It’s been less than a month since Hurricane Dorian wiped out much of Grand Bahama and Abaco Islands. The Category 5 hurricane was the strongest to make landfall on the islands. As of this week, the official death toll from Hurricane Dorian is 60 people, though hundreds are still missing.
In the wake of the devastating storm, several South Florida companies and non-profit organizations sprang into action. AIDS Healthcare Foundation (AHF) is one of them.
“Our relief effort has been concentrated mainly in Grand Bahama, Abaco, and Nassau,” said AHF Southern Bureau Chief Michael Kahane. “We're working very closely with the Ministry of Health of The Bahamas, and with the Bahamian federal government offices that are supervising relief. They've been in touch with us about things that they need, despite the initial response.”
AHF is also working closely with USAID. “They've all told us specifically what is needed as opposed to what the receiving,” Kahane said. “So they're receiving a lot of, non-perishable food items and they're receiving a lot of water. They're telling us it's not an issue anymore, but what they said they're not receiving are things to help, shelter and repair for folks on Grand Bahama, as well as some for Abaco.”
Instead of food, people need things like tarps, saws, nails, duct tape — items that help provide residents with shelter from the sun and protect whatever they have that left until they can have more sustainable repairs.
“One of the things we've heard a lot from people on the islands when we've been doing the deliveries is that there are no lumber stores, so they can't even actually do full-fledged repairs because there's no additional source of lumber,” Kahane said. “The other things that they're not getting enough are baby food and diapers.”
So far, AHF has flown two cargo planes to the Bahamas, carrying 15 tons of supplies. AHF’s 350 employees in South Florida purchased everything that went over.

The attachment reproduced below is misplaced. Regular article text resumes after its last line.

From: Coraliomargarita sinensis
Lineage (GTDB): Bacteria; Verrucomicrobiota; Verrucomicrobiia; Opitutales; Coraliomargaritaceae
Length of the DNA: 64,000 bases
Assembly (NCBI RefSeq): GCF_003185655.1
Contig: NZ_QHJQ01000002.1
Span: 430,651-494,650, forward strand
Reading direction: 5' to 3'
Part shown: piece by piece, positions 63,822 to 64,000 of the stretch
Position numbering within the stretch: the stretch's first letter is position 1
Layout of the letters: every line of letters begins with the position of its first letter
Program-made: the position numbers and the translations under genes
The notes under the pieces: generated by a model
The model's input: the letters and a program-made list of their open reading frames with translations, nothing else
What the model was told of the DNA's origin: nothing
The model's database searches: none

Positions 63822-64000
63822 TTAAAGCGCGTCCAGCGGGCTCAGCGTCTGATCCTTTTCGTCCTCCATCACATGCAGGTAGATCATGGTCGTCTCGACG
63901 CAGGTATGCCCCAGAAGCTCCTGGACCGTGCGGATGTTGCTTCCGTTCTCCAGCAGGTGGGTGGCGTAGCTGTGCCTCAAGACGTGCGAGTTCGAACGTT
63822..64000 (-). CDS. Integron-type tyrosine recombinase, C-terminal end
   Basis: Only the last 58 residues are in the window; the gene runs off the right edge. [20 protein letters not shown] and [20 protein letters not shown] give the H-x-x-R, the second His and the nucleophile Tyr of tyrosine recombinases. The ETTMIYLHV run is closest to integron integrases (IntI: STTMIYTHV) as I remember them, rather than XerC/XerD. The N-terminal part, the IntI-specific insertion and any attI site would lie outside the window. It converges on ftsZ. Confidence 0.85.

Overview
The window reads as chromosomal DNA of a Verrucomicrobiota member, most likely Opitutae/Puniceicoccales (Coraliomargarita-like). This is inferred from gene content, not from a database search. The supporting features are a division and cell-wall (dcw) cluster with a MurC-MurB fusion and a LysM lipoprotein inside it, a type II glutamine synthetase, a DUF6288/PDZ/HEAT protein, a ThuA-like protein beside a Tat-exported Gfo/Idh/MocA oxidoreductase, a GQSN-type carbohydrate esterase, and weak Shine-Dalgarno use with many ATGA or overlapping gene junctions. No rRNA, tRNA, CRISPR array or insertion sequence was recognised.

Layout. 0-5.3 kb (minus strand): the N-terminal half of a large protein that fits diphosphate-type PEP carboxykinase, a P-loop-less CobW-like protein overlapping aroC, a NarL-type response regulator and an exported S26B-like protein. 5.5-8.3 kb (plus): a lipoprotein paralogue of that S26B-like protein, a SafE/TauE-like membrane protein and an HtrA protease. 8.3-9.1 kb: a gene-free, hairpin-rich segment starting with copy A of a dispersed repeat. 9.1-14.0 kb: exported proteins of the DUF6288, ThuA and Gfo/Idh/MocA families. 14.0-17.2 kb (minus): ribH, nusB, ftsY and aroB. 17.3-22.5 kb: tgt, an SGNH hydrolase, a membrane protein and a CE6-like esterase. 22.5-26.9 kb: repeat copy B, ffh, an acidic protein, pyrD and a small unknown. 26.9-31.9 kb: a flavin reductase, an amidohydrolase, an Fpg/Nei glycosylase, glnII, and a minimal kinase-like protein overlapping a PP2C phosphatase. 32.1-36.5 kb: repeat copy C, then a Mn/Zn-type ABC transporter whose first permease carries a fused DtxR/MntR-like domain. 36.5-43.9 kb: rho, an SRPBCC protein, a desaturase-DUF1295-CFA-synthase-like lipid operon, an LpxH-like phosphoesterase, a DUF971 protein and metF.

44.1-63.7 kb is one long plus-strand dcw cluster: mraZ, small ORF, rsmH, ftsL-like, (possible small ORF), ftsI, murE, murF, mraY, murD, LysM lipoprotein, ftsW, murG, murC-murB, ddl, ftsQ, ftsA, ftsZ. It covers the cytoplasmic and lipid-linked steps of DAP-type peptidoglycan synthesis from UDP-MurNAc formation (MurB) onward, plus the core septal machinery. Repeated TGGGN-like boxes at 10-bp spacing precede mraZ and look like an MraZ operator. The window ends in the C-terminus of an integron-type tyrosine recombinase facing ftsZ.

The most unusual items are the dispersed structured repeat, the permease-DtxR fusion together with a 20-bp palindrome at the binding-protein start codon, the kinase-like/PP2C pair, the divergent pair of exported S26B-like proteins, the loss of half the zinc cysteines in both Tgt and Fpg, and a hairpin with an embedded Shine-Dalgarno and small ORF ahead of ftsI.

“Our staff is also amazing,” Kahane said. “For instance, we told everyone what was needed. Our mobile testing unit drove to BJ’s and filled the entire thing up with supplies. Everyone responded massively.”
AHF is also working with HIV agencies, both in Grand Bahama and Nassau. “Right now, there is no shortage of HIV meds,” Kahane said. “But there may be a shortage in the future because there may be a supply chain issue. But the Ministry of Health worked very hard to get the additional medications to Freeport.”
Kahane was able to see the damage and devastating need first hand.
“Being at the airport, particularly in Grand Bahama and seeing women and children on the other side of the fence, literally begging us to put them on the plane and take them back because the children were injured and needed medical attention,” he said. “Unfortunately, because there's no temporary protective status for a Bahamians in the U. S. we weren't able to do so, but it was absolutely heartbreaking to see people that close, in dire need of medical care and we simply weren't able to switch that. That's the part of it that, you know, punch me in the gut the hardest.”